One doesn’t have to be profoundly philosophical to grasp the metaphorical connection between our Savior and the sun which He created.  Nature fell with that nefarious duo in Eden’s garden, yet we still have glimpses of nature’s original intent—to reflect some of God’s attributes and truths.  Thus I believe that God prompted the prophet Malachi to understand the metaphor and explicitly present it to stimulate our hearts and minds toward an ever-deepening realization of our Savior—thus appropriating that reality to our everyday lives.

As we reflect on the role of our astronomical sun as the source of physical energy, warmth, and light—therefore supporting life on earth—we comprehend the reasoning behind the fact that pagan cultures had (and still may have) a “sun god”.  It’s kind of a DUH!  One understands the rationale behind the fallen mind, however mistaken.

Those of us who spend countless summer hours stretched out on a lounge chair soaking it up are called “sun worshippers”.  With no apologies, I do luxuriate in the sunshine which the SON has created to be a source of energy and light on earth.  Even my history of skin cancers (one of which was an in situ melanoma) fails to shadow or curtail my sunbathing.  Some things are not negotiable.  But I certainly DO NOT worship the sun;  I worship the SON.  And I praise Him for His metaphor implicit in the astronomical sun.

Years ago nature played a huge role in leading me to consider the existence of God.  I could not escape the teleological argument:  the fact that there had to be an intelligent designer of the universe.  It could not have just “happened”, as so many believe today.  But for years I failed to understand that this Intelligent Designer was personal and knowable.  I was an agnostic, and because I loved nature I tried to convince myself that wandering in the woods or lolling on a beach was “worship”—an acknowledgment of the Designer, Whomever He might be.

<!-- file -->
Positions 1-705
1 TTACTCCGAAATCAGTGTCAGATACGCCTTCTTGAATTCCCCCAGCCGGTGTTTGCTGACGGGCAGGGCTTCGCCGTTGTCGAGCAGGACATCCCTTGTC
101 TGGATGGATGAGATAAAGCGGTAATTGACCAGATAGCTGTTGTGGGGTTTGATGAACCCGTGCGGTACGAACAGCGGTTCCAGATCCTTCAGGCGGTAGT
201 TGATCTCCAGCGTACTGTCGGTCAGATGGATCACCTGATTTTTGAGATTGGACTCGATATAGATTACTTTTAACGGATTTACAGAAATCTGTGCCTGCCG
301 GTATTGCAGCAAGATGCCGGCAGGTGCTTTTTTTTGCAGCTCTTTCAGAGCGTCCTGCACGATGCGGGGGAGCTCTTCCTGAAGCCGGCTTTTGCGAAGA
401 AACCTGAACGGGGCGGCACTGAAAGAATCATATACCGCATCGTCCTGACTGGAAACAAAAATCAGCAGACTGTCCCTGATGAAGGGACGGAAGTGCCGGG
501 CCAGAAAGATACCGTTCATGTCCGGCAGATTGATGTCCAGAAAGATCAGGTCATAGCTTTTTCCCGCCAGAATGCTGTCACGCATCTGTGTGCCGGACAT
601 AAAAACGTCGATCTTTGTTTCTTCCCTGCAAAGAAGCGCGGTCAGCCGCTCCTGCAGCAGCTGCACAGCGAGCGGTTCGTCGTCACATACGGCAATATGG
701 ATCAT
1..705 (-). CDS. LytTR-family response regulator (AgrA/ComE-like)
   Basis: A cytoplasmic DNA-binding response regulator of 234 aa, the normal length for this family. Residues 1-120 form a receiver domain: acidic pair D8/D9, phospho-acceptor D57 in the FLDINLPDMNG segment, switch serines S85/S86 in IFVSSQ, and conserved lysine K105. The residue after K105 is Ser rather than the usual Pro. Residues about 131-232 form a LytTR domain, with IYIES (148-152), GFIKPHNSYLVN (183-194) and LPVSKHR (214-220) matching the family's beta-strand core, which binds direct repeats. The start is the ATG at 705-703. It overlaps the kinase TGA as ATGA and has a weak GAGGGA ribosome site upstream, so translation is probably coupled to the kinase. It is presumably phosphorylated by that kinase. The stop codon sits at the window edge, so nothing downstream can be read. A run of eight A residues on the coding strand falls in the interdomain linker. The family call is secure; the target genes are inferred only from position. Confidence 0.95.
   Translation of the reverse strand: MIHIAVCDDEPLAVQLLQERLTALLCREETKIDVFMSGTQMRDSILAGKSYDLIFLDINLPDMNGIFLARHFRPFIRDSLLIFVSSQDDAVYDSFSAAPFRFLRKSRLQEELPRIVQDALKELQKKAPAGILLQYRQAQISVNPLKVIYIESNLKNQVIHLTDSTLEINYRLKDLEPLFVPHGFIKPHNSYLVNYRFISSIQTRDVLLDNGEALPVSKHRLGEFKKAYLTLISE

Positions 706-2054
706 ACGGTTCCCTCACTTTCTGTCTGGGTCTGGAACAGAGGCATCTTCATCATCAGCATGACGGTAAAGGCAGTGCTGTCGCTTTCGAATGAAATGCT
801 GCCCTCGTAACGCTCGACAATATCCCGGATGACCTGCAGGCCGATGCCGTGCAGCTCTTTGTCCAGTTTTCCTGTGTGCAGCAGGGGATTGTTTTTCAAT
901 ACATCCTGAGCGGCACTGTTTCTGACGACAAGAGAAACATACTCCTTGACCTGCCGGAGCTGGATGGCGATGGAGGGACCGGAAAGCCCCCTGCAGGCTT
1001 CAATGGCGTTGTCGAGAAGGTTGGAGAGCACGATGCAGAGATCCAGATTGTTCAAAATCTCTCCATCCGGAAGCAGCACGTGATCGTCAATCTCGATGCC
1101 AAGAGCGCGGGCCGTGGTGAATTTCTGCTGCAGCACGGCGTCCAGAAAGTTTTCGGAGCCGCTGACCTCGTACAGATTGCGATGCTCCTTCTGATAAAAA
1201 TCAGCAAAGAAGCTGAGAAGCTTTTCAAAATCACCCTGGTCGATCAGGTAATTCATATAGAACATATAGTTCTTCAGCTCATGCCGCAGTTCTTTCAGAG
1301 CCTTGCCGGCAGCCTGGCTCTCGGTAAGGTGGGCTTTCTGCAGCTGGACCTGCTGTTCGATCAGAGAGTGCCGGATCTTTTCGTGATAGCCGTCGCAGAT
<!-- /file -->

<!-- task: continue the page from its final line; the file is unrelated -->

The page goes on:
Obviously wandering and lolling did not “cut it”.  As awe-inspiring as nature is, it could not remedy the fact that I desperately needed to be redeemed and removed from the bondage of sin.  Nature can only point us to God; it cannot go beyond its witness to the intricacies of creation.  Once we have come to know our Savior, we begin to discover many spiritual illustrations in nature; but nature cannot save us from sin.  Only the “Sun of righteousness” can do that!  And only the Son can heal.

In his comprehensive and practical book THE FOUR LOVES, C. S. Lewis examines the limits of nature—affirming that although nature shows us God’s glory, it will never lead us to salvation or Christian growth.  We must have Scripture study, church, and prayer.  While stringent copyright restrictions prohibit my quoting from Lewis’s treatise of love per Affection, Friendship, Eros, and Charity, I recommend THE FOUR LOVES for further delving.

Meanwhile only God’s book, our Holy Bible, presents us with a total and complete revelation of our Lord and Savior, Jesus Christ—the “Sun of righteousness” who will indeed return to heal our sin-sick, fractured earth.

Margaret L. Been — March 4th, 2016